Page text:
With no prior rallying experience, Octane publisher Geoff Love and best mate Craig Bithray tackled the London-Lisbon Reliability Trial. Guess how they got on…
On the evening before the rally was due to start I found myself wandering the streets of London with my co-driver, utterly lost. In just a few hours, we would be waved away from Greenwich by people who expected us to be able to find our way across Western Europe to Lisbon in Portugal. We couldn’t even find our hotel for the night. This did not bode well.
By morning I’d already threatened to divorce my co-driver, and we hadn’t reached the startline yet. It had been many years since Craig and I had last shared a room, and he’s developed a snore that would embarrass a rhinoceros. Of far greater concern, however, were the five volumes of apparently essential but indecipherable route information with which we had been presented. They might as well have been written in a foreign language, but I nonetheless volunteered to navigate for the first day.
In Wales a few weeks earlier we had tested a number of cars from the HERO ‘Arrive and Drive’ fleet before settling on a green Porsche 911, and we were re-introduced to our steed at scrutineering and nervously began to count the minutes until the off.
The knot in my stomach soon disappeared on an opening stage designed to ease the 50 crews into the rally. With no timings to worry about, we made a good start and arrived at the first stop in high spirits and with a growing feeling of optimism. A regularity section soon sorted that out. The checkpoints on a regularity are placed at very small distances from one another, so a lapse in concentration can have a considerable impact, and we arrived six minutes late at the final checkpoint thanks to a single missed turn.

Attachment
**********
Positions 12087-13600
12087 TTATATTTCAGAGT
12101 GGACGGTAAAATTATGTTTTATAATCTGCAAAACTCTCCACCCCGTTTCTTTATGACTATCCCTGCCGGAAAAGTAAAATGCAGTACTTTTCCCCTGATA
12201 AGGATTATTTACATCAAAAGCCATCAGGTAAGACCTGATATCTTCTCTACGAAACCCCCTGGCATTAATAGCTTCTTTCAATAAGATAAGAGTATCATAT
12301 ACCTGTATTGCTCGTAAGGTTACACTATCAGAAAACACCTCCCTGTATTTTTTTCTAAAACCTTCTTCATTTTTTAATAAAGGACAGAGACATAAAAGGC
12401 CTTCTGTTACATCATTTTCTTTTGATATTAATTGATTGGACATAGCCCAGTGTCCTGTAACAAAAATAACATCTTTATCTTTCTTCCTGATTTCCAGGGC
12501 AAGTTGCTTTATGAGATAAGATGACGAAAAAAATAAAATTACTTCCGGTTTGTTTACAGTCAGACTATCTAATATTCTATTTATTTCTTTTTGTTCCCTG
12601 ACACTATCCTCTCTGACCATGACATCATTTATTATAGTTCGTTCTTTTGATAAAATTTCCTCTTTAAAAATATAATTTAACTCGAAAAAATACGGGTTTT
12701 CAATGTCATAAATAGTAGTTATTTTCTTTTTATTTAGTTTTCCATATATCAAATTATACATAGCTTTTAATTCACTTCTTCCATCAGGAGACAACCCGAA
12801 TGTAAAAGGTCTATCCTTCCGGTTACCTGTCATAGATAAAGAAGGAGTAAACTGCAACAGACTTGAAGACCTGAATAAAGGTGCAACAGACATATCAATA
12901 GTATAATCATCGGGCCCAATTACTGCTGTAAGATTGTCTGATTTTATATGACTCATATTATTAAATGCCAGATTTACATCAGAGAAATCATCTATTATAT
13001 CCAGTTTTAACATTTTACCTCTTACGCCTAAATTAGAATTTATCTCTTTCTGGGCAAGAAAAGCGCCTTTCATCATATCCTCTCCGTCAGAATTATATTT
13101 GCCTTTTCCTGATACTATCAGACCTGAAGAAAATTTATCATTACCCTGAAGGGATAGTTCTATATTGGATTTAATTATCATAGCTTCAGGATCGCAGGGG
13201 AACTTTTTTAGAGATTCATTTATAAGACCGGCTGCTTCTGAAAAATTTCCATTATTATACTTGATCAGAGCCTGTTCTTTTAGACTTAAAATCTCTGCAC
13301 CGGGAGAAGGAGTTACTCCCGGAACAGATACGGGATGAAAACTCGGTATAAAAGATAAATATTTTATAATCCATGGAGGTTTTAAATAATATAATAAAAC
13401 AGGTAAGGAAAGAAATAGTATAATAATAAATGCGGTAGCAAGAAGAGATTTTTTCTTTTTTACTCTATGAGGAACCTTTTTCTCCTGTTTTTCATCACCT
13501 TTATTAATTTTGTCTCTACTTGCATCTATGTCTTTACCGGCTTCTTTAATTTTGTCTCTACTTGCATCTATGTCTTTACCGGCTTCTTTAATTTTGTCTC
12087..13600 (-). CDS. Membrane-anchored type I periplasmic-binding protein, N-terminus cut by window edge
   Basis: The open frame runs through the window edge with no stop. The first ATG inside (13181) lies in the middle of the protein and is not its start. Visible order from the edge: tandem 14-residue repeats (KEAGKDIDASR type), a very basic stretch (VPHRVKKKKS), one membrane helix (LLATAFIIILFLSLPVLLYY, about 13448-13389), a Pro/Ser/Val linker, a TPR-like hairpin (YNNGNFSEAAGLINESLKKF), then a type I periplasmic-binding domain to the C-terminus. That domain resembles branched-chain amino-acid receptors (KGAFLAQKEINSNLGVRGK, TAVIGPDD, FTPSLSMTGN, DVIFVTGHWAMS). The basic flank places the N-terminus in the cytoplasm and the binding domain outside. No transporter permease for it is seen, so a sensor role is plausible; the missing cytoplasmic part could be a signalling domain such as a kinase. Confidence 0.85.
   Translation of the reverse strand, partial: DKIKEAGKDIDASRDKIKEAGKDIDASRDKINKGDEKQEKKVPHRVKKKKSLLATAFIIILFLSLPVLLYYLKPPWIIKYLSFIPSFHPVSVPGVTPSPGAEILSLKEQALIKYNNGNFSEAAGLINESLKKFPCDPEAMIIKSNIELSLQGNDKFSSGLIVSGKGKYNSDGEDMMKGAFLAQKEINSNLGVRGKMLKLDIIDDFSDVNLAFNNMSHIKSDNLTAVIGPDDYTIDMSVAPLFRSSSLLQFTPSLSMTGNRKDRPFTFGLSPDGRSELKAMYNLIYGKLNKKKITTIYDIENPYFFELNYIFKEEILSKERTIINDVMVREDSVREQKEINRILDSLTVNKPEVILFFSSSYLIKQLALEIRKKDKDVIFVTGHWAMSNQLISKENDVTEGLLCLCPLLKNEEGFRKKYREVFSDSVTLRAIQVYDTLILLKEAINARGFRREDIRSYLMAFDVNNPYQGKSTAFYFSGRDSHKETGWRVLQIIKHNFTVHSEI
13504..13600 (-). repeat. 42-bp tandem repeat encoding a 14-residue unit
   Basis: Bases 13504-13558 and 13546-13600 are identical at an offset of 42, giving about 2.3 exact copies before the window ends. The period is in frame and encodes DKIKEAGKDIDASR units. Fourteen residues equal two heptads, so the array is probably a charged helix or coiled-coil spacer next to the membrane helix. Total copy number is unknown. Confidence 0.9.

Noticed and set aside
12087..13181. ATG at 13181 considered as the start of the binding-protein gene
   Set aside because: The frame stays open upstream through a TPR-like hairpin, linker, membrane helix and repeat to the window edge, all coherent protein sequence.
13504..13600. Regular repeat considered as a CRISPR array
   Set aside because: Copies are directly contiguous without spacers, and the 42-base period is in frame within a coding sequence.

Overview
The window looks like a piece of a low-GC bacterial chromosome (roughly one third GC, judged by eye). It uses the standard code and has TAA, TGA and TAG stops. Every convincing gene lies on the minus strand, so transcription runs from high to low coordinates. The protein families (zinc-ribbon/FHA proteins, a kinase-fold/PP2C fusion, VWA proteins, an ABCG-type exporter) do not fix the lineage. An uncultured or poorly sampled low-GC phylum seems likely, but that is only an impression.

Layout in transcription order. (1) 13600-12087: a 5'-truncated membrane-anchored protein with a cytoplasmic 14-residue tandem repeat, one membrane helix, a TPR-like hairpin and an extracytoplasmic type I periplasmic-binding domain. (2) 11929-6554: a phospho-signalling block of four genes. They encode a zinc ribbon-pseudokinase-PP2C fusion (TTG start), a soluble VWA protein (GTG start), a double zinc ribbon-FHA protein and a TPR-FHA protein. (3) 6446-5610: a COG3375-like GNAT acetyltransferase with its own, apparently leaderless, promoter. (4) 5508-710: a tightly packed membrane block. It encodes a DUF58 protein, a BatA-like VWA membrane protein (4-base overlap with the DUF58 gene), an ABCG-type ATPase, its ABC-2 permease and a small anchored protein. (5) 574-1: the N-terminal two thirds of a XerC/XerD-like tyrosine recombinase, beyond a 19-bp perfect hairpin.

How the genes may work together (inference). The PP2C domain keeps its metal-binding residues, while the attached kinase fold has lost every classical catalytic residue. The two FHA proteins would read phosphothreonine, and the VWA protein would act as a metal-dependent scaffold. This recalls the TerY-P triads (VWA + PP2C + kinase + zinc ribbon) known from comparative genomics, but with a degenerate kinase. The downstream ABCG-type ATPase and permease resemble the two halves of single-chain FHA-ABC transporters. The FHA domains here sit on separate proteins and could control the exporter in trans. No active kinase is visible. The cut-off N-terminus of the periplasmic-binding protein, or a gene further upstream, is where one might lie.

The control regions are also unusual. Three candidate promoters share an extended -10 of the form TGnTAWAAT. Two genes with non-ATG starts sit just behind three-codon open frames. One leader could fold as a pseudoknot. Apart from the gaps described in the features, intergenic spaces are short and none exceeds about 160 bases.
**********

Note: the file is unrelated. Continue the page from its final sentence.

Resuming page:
Next up were two tests at Dunsfold, home of the Top Gear test track. Both appeared relatively straightforward, requiring the crews to drive a set pattern around some markers. The first was absolutely fine, but on the second we ended up meandering drunkenly through, rather than around, a set of traffic cones, and the penalty points began to accumulate alarmingly quickly.
Also costly was an ill-advised stop at a village shop en route to a mandatory checkpoint (some checkpoints were merely advisory) at a pub called The Cricketers. I blame the time it took for the shopkeeper to weigh out the barley sugars and pear drops, while Craig maintains that it was the fetching of the millionaire’s shortbread that really set us back. Either way, we arrived at the pub some eight minutes late.
As we began the final stage of the day and headed towards Portsmouth to catch the ferry to Saint-Malo in France, we resolved to learn from our mistakes, and on the final section we finished within a few seconds of the designated time, giving us a modicum of hope. Perhaps we could master this regularity rally thing after all. Perhaps.
Sleeping on the top bunk in a cross-Channel ferry cabin is akin to sleeping in a coffin, but despite this I woke refreshed. My hastily acquired earplugs seemed to be doing their job. The cars were driven off the ferry to rendezvous for breakfast at Domaine des Ormes, where we also received our results for day one. To our surprise we found ourselves fifth in class and 28th overall, which is obviously rubbish but better than we had expected.
Craig and I had agreed to swap roles on day two, which proved to be a huge tactical error. The first test was a 10mph speed trial along the edge of a golf course. Never having navigated before, Craig managed to lose our position within 100 metres of the start, and we eventually ended up driving up a narrow lane onto the ninth tee, a long way from safety and facing a few bemused looks from French golfers.